Queensland nurses among those to receive reproductive health leave

Reproductive leave will be offered to Queensland Government employees from later this year, under a new measure due to help thousands.
Queensland reproductive leave

Public sector workers in Queensland will have access to 10 days of annual reproductive health leave, the State Government has announced.

It means Government staff, including nurses, teachers, and firefighters, will have access to paid leave for issues including chronic health conditions, cancer screenings and fertility treatment.

Reproductive leave will be in addition to pre-existing personal leave entitlements.

The initiative is the first of its kind in Australia and will come into effect by September.

Queensland reproductive leave

The Government said 265,000 Queensland public service workers would be covered by the policy.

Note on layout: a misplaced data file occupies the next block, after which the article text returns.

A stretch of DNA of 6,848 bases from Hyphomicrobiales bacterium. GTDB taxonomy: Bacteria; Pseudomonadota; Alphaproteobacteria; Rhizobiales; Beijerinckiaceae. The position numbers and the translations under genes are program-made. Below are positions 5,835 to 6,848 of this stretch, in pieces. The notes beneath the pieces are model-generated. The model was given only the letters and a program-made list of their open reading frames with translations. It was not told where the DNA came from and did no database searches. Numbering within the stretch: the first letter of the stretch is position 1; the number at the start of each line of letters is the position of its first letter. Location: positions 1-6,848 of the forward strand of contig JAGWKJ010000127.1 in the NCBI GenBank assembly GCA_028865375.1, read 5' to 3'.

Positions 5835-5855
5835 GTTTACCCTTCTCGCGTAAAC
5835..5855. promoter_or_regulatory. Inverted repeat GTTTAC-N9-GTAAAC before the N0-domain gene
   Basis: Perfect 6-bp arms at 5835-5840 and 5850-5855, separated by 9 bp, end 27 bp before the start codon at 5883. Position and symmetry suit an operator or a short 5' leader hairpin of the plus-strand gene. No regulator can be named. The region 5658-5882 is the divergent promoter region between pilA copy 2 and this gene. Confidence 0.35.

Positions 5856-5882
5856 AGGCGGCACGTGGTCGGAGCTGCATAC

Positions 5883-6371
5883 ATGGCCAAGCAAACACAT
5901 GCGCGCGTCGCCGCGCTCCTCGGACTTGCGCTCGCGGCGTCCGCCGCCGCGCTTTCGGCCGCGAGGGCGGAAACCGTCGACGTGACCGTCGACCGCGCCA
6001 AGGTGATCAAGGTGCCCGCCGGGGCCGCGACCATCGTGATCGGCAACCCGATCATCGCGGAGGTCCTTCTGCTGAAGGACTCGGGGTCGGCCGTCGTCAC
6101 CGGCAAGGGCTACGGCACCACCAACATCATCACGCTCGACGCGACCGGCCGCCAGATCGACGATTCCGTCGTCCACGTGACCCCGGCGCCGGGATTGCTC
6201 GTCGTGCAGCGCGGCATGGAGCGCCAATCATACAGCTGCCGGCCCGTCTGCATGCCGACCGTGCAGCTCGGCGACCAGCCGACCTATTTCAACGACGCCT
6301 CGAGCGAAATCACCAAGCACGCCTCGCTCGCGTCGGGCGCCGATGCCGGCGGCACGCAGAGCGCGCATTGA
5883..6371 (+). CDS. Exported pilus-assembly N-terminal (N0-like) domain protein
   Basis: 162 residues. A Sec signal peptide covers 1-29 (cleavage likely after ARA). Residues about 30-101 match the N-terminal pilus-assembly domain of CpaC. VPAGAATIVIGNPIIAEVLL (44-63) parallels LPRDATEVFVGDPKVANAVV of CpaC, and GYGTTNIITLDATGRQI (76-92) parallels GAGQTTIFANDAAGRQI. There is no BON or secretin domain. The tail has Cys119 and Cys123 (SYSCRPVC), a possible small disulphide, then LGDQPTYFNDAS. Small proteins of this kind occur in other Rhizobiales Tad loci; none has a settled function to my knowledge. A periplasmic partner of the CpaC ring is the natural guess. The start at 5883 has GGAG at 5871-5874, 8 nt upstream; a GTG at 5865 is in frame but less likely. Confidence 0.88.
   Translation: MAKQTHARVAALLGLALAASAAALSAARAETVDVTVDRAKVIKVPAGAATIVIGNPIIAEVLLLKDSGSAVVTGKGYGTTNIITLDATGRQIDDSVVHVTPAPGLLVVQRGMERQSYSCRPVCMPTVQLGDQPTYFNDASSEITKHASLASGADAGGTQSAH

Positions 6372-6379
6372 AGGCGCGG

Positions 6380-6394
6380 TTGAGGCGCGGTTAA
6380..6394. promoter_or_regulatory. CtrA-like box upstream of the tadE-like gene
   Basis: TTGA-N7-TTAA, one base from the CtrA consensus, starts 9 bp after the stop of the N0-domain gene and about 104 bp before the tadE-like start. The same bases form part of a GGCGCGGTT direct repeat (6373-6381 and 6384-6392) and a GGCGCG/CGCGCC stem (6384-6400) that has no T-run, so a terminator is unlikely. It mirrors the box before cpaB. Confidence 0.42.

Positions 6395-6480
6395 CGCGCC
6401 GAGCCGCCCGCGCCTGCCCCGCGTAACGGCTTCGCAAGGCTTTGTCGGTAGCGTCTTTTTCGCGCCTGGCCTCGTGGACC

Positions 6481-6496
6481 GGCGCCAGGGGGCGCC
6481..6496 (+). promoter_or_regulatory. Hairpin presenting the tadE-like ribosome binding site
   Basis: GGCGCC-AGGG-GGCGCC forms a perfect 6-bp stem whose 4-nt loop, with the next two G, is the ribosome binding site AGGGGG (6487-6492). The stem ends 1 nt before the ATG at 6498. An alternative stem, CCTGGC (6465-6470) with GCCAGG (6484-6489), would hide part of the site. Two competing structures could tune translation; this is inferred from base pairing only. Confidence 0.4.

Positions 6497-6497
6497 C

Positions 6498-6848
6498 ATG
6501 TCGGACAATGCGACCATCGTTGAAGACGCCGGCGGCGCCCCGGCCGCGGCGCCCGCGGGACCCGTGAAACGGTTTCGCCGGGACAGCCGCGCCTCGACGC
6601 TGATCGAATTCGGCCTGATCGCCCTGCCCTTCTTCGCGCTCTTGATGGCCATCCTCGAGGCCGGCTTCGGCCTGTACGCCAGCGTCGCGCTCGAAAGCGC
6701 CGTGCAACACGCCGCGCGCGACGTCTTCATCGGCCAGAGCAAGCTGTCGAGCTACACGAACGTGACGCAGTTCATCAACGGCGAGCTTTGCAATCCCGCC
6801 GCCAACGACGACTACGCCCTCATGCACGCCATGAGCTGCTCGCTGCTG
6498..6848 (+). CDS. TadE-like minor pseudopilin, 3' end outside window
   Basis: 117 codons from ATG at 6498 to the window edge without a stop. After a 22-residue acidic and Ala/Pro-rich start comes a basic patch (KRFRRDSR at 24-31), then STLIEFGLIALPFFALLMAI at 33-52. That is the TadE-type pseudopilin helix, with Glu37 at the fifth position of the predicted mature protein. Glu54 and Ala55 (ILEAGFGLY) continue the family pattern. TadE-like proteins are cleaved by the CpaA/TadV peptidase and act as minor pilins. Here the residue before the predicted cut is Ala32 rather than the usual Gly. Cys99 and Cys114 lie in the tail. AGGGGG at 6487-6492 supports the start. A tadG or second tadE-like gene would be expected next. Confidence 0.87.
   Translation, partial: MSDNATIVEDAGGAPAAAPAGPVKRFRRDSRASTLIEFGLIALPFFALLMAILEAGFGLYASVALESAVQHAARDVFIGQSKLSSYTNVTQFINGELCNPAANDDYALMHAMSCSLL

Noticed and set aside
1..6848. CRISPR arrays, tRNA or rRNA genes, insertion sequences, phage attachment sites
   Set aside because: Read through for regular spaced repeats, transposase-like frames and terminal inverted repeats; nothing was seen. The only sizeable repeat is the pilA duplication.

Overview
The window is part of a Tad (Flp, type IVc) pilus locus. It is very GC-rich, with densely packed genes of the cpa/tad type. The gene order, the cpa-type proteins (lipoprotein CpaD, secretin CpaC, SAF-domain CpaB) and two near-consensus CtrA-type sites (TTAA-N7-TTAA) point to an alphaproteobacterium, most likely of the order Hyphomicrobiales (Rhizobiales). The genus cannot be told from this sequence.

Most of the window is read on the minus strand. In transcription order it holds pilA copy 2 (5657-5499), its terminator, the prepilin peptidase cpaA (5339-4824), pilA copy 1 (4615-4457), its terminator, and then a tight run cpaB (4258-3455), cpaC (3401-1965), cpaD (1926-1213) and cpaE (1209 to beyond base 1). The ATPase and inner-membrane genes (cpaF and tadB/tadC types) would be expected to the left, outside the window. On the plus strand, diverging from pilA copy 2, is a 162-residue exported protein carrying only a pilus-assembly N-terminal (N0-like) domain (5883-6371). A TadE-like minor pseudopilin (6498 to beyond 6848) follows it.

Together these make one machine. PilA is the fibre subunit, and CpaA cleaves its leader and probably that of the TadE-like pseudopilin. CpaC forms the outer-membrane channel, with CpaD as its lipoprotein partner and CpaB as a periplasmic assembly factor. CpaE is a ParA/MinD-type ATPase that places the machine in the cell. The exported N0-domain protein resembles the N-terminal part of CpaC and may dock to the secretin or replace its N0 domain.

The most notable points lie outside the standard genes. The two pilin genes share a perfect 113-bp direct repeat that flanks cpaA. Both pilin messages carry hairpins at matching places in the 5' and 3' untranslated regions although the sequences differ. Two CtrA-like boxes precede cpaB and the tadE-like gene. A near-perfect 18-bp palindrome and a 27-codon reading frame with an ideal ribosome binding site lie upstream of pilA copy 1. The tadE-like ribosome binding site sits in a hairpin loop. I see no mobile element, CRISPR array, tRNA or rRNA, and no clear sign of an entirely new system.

Workers can use 10 days of reproductive health leave per year. The leave won’t accumulate over time, meaning workers can’t ‘bank’ more than 10 days over several years.

The leave can be used for things like endometriosis, IVF treatment, and surgical procedures such as vasectomies and hysterectomies.

Parental leave

From July, Queensland public sector workers will also receive superannuation payments on unpaid parental leave.

It’s currently only offered for paid parental leave.

This was designed to limit the gender superannuation pay gap and ensure mothers aren’t unfairly disadvantaged by caring for newborns.

Data up to 2021 showed a 20% gap between the superannuation balances of men and women in Queensland.

Reproductive leave in Australia

Queensland is the first state in Australia to provide public sector workers with 10 days of reproductive health leave.

A similar initiative was negotiated in Victoria last month, allowing public servants an extra five days of sick leave for menstruation, menopause and other reproductive health issues.

Leave entitlements for workers in the private sector are legislated at a federal level, and detailed in Australia’s national employment standards. The standards don’t include leave for reproductive health.

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